How long should stubble or a beard be before a beard snood is worn?

beard snood

Many of us can relate to finding a human hair on our dinner plate at some time.

One of the biggest single causes of contamination in food production is hair. We understand the need for hairnets and mob caps in cleanroom environments and food production and food service.

mob cap

Hairnet

 

snood-cap

Snood Cap

 

 

 

 

 

 

 

 

 

 

But what about the beard? Are there risks associated with beard hair or stubble in cleanroom and food production?

How long should stubble or a beard be before a beard snood is worn?

 

disposable beard snood

Beard Snood

Are beards un-hygienic?

Carol Walker, a consultant trichologist from the Birmingham Trichology Centre, states that having facial hair can lead to more frequent skin infections and to germs being passed on to others.

Beards harbour more germs because facial hair is courser than other hair, so traps dirt and germs more easily, she explained. The cuticles on the hair trap the germs and grease.

Hair around nostrils and mouth is well-placed to harbour bacteria. She added that people have a habit of over-handling their beards, meaning they can spread bacteria to their mouths.

What are the risks?

Take staphylococcus, for example. A gram-positive bacteria, present among the hairs of 25% of perfectly healthy people (more so among those carrying infections and illness), this bacteria spreads fast at room temperature to produce a toxin that can cause fever and abdominal cramps that may strike within 1 to 6 days and last for 48 hours.

What do scientists say?

Scientific evidence shows that beards can spread infections, says Dr Ron Cutler, of Queen Mary, University of London. That’s why it’s important for bearded men to wash and groom their facial hair regularly.

Research has shown that facial hair can spread bacteria.

Studies have found beards harbour more bacteria than clean-shaven faces.

One study, published in the journal Anaesthesia, looked at whether surgical masks caught bacteria falling from surgeons faces, and whether having a beard affected how many bacteria fell. The conclusion was that men with beards do harbour a significant number of bacteria, more than non-bearded men and women.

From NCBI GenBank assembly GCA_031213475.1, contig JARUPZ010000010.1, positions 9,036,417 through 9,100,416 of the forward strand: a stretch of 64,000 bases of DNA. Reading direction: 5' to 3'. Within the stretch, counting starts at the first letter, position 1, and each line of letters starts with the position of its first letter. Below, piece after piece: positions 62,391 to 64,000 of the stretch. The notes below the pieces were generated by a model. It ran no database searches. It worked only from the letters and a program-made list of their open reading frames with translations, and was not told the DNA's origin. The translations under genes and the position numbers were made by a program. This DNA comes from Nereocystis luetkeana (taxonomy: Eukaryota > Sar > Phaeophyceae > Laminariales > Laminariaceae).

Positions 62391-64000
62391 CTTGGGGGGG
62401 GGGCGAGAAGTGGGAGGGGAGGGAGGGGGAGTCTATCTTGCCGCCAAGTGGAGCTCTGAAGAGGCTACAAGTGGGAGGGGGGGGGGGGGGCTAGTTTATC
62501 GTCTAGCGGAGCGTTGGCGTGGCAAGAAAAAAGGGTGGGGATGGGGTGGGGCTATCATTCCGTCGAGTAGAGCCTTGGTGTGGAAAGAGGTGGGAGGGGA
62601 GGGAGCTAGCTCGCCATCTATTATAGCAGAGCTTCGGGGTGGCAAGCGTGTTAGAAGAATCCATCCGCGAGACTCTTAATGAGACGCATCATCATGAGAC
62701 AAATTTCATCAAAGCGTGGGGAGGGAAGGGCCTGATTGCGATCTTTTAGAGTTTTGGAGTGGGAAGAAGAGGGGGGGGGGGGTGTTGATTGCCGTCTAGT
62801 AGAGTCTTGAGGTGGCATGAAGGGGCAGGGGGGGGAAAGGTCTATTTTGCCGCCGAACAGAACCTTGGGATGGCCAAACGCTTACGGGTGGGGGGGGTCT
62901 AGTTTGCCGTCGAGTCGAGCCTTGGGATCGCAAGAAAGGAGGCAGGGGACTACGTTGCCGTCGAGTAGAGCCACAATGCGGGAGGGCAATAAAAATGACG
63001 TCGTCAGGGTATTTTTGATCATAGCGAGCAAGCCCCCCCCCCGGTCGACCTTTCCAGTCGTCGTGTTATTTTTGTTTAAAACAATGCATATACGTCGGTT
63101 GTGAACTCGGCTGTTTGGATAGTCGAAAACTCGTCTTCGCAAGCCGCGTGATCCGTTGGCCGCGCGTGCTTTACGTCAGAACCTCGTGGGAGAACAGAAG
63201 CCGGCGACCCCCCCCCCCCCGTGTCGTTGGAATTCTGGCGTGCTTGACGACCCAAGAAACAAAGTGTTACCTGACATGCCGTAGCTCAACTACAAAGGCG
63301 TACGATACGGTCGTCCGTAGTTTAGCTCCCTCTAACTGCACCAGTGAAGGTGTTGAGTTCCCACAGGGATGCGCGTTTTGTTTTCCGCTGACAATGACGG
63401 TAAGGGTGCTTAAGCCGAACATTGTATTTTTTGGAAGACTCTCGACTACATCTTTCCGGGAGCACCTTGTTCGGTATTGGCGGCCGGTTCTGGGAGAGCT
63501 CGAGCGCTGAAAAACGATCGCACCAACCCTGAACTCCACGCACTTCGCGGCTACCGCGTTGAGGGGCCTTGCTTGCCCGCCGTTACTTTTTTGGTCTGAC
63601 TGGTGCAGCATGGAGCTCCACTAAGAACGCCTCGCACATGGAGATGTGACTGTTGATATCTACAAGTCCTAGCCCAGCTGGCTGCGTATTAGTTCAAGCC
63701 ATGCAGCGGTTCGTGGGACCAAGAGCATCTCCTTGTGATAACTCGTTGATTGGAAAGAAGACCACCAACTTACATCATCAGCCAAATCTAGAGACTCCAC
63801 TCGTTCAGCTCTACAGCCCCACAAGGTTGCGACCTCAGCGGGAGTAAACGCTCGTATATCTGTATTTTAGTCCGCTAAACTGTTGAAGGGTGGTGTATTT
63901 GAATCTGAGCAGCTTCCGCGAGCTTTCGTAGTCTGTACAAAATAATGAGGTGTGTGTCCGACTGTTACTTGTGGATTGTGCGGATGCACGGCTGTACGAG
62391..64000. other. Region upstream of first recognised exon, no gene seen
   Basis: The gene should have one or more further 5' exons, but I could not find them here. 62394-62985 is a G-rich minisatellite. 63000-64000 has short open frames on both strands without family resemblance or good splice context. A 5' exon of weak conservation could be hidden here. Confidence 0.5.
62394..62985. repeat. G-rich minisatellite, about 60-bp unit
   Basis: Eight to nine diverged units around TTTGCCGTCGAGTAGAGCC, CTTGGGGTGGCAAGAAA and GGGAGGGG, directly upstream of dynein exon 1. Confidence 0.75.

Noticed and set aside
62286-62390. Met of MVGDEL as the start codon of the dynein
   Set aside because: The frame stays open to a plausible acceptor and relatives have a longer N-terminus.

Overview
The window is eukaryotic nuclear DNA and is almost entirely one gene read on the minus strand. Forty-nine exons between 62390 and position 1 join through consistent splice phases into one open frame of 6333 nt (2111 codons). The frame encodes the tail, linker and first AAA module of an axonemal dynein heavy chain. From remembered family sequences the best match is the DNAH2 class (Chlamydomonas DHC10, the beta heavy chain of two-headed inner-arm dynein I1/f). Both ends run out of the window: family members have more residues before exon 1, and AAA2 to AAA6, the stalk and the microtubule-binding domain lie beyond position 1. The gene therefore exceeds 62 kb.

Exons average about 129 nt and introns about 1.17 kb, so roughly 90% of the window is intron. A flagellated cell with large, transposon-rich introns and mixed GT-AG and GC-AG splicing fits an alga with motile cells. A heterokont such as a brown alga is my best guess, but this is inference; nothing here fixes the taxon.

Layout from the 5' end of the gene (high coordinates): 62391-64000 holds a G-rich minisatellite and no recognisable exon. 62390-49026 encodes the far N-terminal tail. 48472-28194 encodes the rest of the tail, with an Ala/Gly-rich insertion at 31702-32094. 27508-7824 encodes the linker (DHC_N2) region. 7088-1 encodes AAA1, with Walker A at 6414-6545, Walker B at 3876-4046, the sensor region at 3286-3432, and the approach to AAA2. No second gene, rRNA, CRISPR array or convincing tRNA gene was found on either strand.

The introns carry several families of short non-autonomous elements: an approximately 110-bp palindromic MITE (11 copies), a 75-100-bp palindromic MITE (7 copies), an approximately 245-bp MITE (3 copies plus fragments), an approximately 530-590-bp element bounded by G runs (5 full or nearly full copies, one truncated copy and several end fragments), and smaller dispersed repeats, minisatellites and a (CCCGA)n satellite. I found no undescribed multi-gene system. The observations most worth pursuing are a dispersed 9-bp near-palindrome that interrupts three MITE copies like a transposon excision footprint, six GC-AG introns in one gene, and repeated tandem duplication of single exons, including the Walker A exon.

Bearded surgeons wearing surgeon masks did shed more organisms from the beard. The debate on whether beards are unhygienic is still raging among members of the food industry.

There is debate about how long a beard has to be before a worker wears a beard snood – a cover like a hair net that stops hair falling into the food that is being prepared.

This debate includes how long a beard has to be before a snood is worn.

The fact is that short hairs shed just as often as long hairs, they are far more difficult to detect, and for that reason alone, in fact present a much higher risk of contamination.

Consider the fact that any single hair contamination carries with it the risk of compromising product or produce quality, and the importance of effective and reliable protective disposable clothing soon becomes apparent.

 

Even with short stubble it is advisable to mitigate the risk and wear a beard snood to protect from contamination within cleanrooms and the food industry.

 

 

Sources:

Daily Mail Article.

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